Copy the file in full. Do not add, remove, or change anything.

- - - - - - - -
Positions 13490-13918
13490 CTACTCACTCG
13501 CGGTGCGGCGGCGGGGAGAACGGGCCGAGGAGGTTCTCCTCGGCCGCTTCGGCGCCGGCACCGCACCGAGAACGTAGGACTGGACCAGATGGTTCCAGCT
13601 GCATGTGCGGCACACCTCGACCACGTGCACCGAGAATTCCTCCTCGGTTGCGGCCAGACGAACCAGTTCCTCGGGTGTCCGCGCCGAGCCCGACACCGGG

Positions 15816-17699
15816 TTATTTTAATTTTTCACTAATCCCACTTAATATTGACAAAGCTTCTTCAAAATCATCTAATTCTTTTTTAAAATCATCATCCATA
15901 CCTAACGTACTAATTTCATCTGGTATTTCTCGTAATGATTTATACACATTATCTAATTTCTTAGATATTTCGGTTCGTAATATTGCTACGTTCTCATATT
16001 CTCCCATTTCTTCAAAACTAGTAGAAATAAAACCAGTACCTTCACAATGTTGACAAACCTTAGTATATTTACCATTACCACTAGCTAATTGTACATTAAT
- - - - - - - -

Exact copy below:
Positions 13490-13918
13490 CTACTCACTCG
13501 CGGTGCGGCGGCGGGGAGAACGGGCCGAGGAGGTTCTCCTCGGCCGCTTCGGCGCCGGCACCGCACCGAGAACGTAGGACTGGACCAGATGGTTCCAGCT
13601 GCATGTGCGGCACACCTCGACCACGTGCACCGAGAATTCCTCCTCGGTTGCGGCCAGACGAACCAGTTCCTCGGGTGTCCGCGCCGAGCCCGACACCGGG

Positions 15816-17699
15816 TTATTTTAATTTTTCACTAATCCCACTTAATATTGACAAAGCTTCTTCAAAATCATCTAATTCTTTTTTAAAATCATCATCCATA
15901 CCTAACGTACTAATTTCATCTGGTATTTCTCGTAATGATTTATACACATTATCTAATTTCTTAGATATTTCGGTTCGTAATATTGCTACGTTCTCATATT
16001 CTCCCATTTCTTCAAAACTAGTAGAAATAAAACCAGTACCTTCACAATGTTGACAAACCTTAGTATATTTACCATTACCACTAGCTAATTGTACATTAAT